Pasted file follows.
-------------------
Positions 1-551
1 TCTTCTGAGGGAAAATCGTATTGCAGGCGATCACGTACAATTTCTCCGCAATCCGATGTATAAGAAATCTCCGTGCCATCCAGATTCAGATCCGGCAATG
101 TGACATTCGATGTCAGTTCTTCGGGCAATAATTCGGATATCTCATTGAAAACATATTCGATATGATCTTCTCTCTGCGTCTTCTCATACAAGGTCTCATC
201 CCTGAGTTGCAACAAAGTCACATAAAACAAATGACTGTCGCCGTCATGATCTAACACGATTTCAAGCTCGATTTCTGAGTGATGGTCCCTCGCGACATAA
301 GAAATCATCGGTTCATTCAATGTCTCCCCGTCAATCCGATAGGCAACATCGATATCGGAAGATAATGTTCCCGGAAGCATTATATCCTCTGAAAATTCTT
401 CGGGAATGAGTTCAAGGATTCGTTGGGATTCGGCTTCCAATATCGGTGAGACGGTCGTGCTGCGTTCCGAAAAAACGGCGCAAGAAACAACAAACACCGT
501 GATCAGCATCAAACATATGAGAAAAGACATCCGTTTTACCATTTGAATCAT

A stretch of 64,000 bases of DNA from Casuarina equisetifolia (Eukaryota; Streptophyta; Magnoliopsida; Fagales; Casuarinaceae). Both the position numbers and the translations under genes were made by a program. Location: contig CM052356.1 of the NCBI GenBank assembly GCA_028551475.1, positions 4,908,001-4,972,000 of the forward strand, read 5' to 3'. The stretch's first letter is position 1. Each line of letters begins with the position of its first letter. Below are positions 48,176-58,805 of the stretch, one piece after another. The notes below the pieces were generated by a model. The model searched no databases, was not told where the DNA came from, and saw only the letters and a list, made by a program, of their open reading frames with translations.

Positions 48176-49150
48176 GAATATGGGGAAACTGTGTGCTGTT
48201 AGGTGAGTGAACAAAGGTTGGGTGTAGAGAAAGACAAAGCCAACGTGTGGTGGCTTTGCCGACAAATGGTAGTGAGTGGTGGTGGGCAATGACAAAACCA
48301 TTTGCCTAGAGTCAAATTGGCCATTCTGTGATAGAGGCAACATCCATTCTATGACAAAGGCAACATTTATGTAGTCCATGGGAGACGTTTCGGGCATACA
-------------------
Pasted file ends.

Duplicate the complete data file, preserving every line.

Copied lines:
Positions 1-551
1 TCTTCTGAGGGAAAATCGTATTGCAGGCGATCACGTACAATTTCTCCGCAATCCGATGTATAAGAAATCTCCGTGCCATCCAGATTCAGATCCGGCAATG
101 TGACATTCGATGTCAGTTCTTCGGGCAATAATTCGGATATCTCATTGAAAACATATTCGATATGATCTTCTCTCTGCGTCTTCTCATACAAGGTCTCATC
201 CCTGAGTTGCAACAAAGTCACATAAAACAAATGACTGTCGCCGTCATGATCTAACACGATTTCAAGCTCGATTTCTGAGTGATGGTCCCTCGCGACATAA
301 GAAATCATCGGTTCATTCAATGTCTCCCCGTCAATCCGATAGGCAACATCGATATCGGAAGATAATGTTCCCGGAAGCATTATATCCTCTGAAAATTCTT
401 CGGGAATGAGTTCAAGGATTCGTTGGGATTCGGCTTCCAATATCGGTGAGACGGTCGTGCTGCGTTCCGAAAAAACGGCGCAAGAAACAACAAACACCGT
501 GATCAGCATCAAACATATGAGAAAAGACATCCGTTTTACCATTTGAATCAT

A stretch of 64,000 bases of DNA from Casuarina equisetifolia (Eukaryota; Streptophyta; Magnoliopsida; Fagales; Casuarinaceae). Both the position numbers and the translations under genes were made by a program. Location: contig CM052356.1 of the NCBI GenBank assembly GCA_028551475.1, positions 4,908,001-4,972,000 of the forward strand, read 5' to 3'. The stretch's first letter is position 1. Each line of letters begins with the position of its first letter. Below are positions 48,176-58,805 of the stretch, one piece after another. The notes below the pieces were generated by a model. The model searched no databases, was not told where the DNA came from, and saw only the letters and a list, made by a program, of their open reading frames with translations.

Positions 48176-49150
48176 GAATATGGGGAAACTGTGTGCTGTT
48201 AGGTGAGTGAACAAAGGTTGGGTGTAGAGAAAGACAAAGCCAACGTGTGGTGGCTTTGCCGACAAATGGTAGTGAGTGGTGGTGGGCAATGACAAAACCA
48301 TTTGCCTAGAGTCAAATTGGCCATTCTGTGATAGAGGCAACATCCATTCTATGACAAAGGCAACATTTATGTAGTCCATGGGAGACGTTTCGGGCATACA